Friday, February 14, 2014

UK Conservatives point to the failure of outcomes-based education in Australia | Australian Conservative

UK Conservatives point to the failure of outcomes-based education in Australia | Australian Conservative

The UK Conservatives are picking up on the failures of politically
correct outcomes-based education in Australia that have been well
documented by Dr Kevin Donnelly, director of the Education Standards Institute.

Nick Gibb, the Shadow Minister for Schools in the UK, in a recent parliamentary committee hearing, referred to the criticisms of OBE that Dr Donnelly detailed in his 2007 book Dumbing Down.

“After implementing OBE in Australia, authorities
realised it had failed and the term OBE has disappeared from the
education lexicon,” Dr Donnelly said.

That approach to education originates in the 1920s at Teachers
college, Columbia, New York. Wherever and whenever it is tried, it
fails. It particularly fails those children who have no access to
education elsewhere, other than school—they have no access at home or
through a personal tutor. Kevin Donnelly says in his book, “Dumbing

“Australia’s adoption of OBE is the reason why our education system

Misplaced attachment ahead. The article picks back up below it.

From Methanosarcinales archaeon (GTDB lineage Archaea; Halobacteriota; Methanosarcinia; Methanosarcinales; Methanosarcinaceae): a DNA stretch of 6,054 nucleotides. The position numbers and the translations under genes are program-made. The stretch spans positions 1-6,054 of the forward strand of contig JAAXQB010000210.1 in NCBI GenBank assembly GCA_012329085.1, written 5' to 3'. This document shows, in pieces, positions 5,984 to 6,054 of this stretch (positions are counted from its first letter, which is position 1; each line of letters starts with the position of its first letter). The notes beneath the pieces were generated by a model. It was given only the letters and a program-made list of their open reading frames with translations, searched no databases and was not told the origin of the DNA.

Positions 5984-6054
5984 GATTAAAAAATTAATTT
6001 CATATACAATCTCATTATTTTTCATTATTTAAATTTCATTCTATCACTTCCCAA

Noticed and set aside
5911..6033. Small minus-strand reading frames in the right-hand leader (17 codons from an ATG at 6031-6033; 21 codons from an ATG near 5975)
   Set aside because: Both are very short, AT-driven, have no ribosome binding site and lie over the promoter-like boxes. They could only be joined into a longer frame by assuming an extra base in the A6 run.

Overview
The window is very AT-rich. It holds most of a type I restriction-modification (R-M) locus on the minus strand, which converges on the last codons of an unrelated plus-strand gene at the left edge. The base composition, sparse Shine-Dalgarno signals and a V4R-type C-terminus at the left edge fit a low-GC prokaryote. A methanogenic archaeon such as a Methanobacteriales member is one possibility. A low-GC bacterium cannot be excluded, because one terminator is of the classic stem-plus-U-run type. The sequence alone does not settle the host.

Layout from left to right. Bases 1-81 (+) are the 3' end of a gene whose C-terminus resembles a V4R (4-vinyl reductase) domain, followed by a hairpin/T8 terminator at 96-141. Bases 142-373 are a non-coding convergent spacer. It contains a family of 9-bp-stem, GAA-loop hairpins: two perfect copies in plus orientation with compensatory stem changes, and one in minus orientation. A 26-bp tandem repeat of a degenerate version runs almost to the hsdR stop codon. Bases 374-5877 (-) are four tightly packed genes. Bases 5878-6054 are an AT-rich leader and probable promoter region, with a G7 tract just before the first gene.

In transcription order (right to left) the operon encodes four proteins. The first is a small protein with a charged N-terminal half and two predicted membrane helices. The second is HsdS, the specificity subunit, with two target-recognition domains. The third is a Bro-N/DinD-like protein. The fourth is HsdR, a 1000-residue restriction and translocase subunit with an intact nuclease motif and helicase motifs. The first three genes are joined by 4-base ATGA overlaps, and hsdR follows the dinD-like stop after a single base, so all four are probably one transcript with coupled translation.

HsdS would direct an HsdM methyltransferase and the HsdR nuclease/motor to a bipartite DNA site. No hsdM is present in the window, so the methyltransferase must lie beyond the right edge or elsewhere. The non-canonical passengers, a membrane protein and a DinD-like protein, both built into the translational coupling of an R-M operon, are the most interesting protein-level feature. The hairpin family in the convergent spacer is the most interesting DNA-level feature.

is consistently at the centre of controversy. Since the development of
the Keating Government’s national statements and profiles in the early
to mid-1990s, all states and territories have adopted OBE to various
degrees. Internationally, only a handful of countries have attempted to
implement OBE and those educational systems that outperform Australia in
the TIMMS tests ignore OBE in favour of a more academic and
teacher-friendly syllabus.”

On the issue of maths, the debate is best summarised by the US mathematician David Ross, quoted in Kevin Donnelly’s book:

“The reformers think that students should struggle with mathematical
problems on their own and that, from these struggles, methods of solving
the problems will emerge. Having devised these methods themselves,
students will understand the abstract conceptual structure of the
methods. Their opponents think that unless students are taught the
traditional algorithms, they will not be able to do math.”

Donnelly goes on to quote from Rhonda Farkota who argues that
successfully mastering higher-order skills first requires being taught
the basics in a structured, systematic way:

“It is generally accepted that a student-directed approach is more
suitable when it comes to the employment and cultivation of higher order
skills where reasoning and reflection are required. However, for the
acquisition of basic mathematical skills, the research clearly shows
that teacher-directed learning is better suited. Needless to say, these
basic skills must be firmly in place before students can approach
problem-solving questions with any degree of competence.”
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